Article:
So, after saying nasty things about Grinch banks and bankers, we want to congratulate Mitch Joel, his collaborators (he says “Just to be clear, this is a multi-agency collaboration. We handled the website”) and their client, TD, on an extraordinary campaign A Bank Uses Its ‘ATMs’ To Say Thanks To Regular Customers In The Most Personalized and Heartfelt Way – Totally amazing!

We would also add two good news stories on Development & Aid. The first is the Harambe Entrepreneur Alliance, while the second comes from PSI via “We learned that development best practices flourish when there is the opportunity to share both success and failure. Our unique model connects locally rooted organizations to a global network of services. Members have access to central systems for procurement — allowing them to benefit from global relationships with vendors and competitive pricing that comes with scale. They also receive support for compliance and financial standards, helping them navigate the complex nature of government donor regulations. Internal audits help minimize corruption and allow for greater impact from donor funds. Network members also benefit from global communications and advocacy efforts that tell the story of how aid is saving lives to important decision-making audiences like members of Congress, Parliament and the general public.”

For the nuclear enthusiasts – a sad tale.
The ship that totally failed to change the world
Fifty years ago the world’s first nuclear-powered cargo-passenger ship sailed from the US to Europe on a publicity tour to persuade the world to embrace the atomic age. It didn’t quite work out like that. … In 1953, Dwight Eisenhower had made his famous Atoms for Peace speech, attempting to balance the growing fear of nuclear apocalypse with optimism about the possibility of civilian use of atomic energy. And he wanted an atomic ship. A civilian one. Just three other nuclear merchant ships were built – the German ore transporter Otto Hahn; Japan’s freighter Mutsu; and the Russian ice-breaking container vessel Sevmorput. Like the Savannah, they are no longer in service.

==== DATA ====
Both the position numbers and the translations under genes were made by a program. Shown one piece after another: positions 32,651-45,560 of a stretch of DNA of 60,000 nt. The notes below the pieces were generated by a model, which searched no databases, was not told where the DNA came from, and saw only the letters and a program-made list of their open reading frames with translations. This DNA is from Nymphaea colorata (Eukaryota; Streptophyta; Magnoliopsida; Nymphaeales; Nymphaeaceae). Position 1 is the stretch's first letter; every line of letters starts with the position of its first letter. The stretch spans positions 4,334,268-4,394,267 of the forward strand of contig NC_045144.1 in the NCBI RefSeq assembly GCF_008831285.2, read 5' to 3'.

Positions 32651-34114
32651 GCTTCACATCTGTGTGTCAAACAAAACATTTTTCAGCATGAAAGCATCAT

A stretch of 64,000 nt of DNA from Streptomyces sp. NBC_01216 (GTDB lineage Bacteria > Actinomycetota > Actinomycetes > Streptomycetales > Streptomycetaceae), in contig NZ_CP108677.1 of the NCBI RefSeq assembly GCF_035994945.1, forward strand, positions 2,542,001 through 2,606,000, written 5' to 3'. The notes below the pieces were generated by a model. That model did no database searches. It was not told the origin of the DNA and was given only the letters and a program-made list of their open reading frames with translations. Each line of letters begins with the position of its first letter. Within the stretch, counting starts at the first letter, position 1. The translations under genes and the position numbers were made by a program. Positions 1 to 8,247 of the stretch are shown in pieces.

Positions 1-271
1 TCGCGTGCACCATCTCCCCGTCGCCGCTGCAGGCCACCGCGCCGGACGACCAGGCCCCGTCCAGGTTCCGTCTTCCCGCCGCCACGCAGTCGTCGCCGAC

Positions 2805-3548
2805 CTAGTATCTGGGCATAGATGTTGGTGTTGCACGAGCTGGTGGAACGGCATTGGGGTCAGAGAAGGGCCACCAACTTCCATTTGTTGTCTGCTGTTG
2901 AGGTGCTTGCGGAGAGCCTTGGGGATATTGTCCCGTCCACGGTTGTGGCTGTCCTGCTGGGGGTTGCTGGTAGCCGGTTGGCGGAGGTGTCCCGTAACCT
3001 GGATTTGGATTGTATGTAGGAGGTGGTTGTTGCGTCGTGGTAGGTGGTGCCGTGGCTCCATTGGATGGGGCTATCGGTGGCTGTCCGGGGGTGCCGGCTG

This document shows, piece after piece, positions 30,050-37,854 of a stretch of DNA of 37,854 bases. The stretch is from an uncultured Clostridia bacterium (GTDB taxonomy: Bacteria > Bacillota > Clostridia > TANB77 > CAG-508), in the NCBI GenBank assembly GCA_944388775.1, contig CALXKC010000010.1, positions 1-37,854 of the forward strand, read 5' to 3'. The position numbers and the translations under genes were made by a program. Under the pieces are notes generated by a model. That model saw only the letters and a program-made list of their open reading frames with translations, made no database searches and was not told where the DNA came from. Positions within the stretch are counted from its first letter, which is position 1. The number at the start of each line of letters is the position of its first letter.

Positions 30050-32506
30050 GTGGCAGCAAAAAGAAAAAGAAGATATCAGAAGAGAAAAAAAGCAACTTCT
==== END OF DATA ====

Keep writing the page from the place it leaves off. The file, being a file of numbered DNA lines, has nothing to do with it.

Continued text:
Why have so many creative minds suffered from mental illness? Don’t miss the PBS series on the science of the brain. Particularly intriguing is  Connecting strength and vulnerability of the creative brain, produced in partnership with The Atlantic magazine, which features this topic as its cover story

Wednesday Nighters remain creative without – as far as we know – suffering from mental illness. The prolific Brett House has a positive piece in Open Canada: How Canada Can Make Multilateralism Work.
In Couillard’s tough medicine is just what Quebec needs Adam Daifallah writes admiringly of the Quebec premier’s economic ministers and policy. David Jones, on the other hand, addresses Canadian Supreme Court issues in Be Careful What You Ask Forpublished in the Hill Times on 28 July. He posits that A future PQ government could submit a list of prominent separatist lawyers for the Quebec-designate position.
Meanwhile, Dr. Charles (Chuck) Cogan comments with disgust on the treatment of the crash site and victims by the Ukrainian rebels: “restricting the access, firing guns into the air to prove a point, and looting bodies in some cases, the followers of the so-called Donetsk Peoples Republic in southeastern Ukraine did nothing but heap shame on themselves and indirectly, on their Russian sponsors.” Barbarians at the Site.